Hundreds of people participated in the For the Health of It! 5K walk and health fair on Saturday (June 29) at Kit Carson Park. People of all ages and backgrounds, plus a few dogs, did three laps of the park in support of Cancer Support Services.
Cancer Support services is a community support program of Holy Cross Hospital that responds to the needs of people experiencing cancer and their families and caregivers from diagnosis to one year past their final treatment.
The ninth annual For the Health of It! walk attracted 27 sponsors and hundreds of community members this year. The sponsors set up 35 booths and provided information and resources. All were there to improve the health and well-being of the people of Taos.
Attendees could have their blood pressure checked, get information about pre-diabetes or chat with Yvonne Chavez of Hanger Clinic about custom orthotics and prostheses. The most common cause of amputations is diabetes, followed by trauma and cancer, and Hanger strives to serve as a welcoming and safe space for all.
At the health fair, people could even get certified in adult hands-only CPR.
Such stakeholder CPR trainings have played a major part in helping some cities, like Seattle, Washington, achieve a 62% survival rate for witnessed cardiac arrests. The average for most of the rest of the country is around 10%.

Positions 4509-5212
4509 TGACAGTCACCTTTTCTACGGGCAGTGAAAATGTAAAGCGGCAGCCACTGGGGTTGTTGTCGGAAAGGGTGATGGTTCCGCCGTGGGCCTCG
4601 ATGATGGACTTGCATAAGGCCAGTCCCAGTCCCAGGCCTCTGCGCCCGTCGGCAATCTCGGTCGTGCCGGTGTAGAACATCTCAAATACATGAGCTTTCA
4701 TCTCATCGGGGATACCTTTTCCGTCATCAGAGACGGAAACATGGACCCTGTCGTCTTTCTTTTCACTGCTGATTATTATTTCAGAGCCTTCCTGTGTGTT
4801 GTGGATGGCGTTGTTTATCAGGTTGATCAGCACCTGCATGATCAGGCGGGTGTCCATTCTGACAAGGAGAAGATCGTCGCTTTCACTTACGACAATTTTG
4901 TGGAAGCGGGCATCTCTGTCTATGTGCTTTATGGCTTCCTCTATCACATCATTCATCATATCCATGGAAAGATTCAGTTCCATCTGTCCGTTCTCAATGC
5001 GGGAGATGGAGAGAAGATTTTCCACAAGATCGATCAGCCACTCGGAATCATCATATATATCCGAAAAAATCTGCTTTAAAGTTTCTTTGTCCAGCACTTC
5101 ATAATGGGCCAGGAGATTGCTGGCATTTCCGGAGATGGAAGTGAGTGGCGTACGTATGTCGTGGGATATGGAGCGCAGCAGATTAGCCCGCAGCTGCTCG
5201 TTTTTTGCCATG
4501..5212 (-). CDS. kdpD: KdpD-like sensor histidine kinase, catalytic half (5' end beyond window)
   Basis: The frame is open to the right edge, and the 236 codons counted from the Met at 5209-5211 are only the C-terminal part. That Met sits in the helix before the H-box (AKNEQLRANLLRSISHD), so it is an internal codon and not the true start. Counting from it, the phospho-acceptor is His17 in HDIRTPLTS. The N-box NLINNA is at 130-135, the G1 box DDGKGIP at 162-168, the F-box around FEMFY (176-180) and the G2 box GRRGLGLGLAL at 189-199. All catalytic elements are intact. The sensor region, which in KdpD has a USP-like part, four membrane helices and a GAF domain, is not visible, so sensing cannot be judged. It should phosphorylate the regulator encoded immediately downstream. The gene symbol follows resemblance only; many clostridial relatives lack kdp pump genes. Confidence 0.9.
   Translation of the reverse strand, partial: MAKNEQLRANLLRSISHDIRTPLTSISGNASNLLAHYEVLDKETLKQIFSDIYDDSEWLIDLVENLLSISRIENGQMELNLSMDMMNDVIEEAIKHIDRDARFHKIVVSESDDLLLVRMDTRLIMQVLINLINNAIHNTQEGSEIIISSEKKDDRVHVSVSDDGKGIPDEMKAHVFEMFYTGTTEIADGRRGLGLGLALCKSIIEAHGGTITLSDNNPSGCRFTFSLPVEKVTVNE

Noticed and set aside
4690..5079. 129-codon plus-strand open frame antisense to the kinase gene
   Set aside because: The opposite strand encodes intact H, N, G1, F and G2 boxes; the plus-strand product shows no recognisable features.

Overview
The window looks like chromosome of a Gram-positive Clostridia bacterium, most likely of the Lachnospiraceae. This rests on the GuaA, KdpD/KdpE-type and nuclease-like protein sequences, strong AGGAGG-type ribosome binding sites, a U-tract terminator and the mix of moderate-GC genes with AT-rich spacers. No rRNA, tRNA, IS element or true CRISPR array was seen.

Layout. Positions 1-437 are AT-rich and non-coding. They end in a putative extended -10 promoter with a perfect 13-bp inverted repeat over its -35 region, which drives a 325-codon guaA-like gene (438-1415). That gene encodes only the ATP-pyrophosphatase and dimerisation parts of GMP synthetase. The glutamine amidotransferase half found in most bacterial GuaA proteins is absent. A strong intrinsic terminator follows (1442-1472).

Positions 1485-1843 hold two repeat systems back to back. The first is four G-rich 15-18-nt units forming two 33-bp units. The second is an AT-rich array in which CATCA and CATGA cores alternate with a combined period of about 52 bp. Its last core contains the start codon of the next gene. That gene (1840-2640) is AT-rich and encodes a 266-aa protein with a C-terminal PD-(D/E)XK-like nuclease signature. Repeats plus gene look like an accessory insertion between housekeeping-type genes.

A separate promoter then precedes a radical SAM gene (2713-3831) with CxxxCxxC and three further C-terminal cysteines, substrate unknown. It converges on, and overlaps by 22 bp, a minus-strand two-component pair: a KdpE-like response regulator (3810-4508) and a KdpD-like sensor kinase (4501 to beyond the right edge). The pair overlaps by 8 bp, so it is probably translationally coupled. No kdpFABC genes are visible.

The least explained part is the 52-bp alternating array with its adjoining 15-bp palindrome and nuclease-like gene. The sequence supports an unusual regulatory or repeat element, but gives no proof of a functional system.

Every person in the community can help increase the survivability of cardiac arrest and choking by learning basic, hands-only CPR and how to use an AED (Automated External Defibrillator).
"When these guys show up, they're not going to be mad at you for calling," David Elliot of Holy Cross Hospital explained to a group of newly minted, certified hands-only CPR providers.
Cancer Support Services
"There are many ways to serve a family," explained Jennie Ross, who oversees four community health services programs at Holy Cross Hospital.
Those four programs, which rely on federal grants and community contributions, include Taos Alive, which works with at-risk youth to decrease and prevent substance abuse; First Steps, an infancy home-visit program; Benefit Services, which helps eligible people access-health related benefits; and Cancer Support Services.
The number of people served by Cancer Support Services has increased from 35 in 2012 to 140 in 2018, and the program works hard to ensure that funding keeps pace with the growing program.
Cancer impacts every area of a person's life, and Cancer Support Services can help those experiencing cancer with a wide range of services, from house cleaning to fitness coaching to transportation assistance and food.
Coordinator Susan Strong holds initial meetings with people experiencing cancer to review with them all the available services.
Both people experiencing cancer and caregivers are also welcome to attend the weekly support group meetings run by Christine Sherwood and held on Tuesdays from 4-5:30 p.m. at 413 Sipapu Street in Taos. No appointment is necessary.
More information about Cancer Support Services is available on the Holy Cross website, the Cancer Support Services page (holycrossmedicalcenter.org), and from coordinator Susan Strong at (575) 751-8927.
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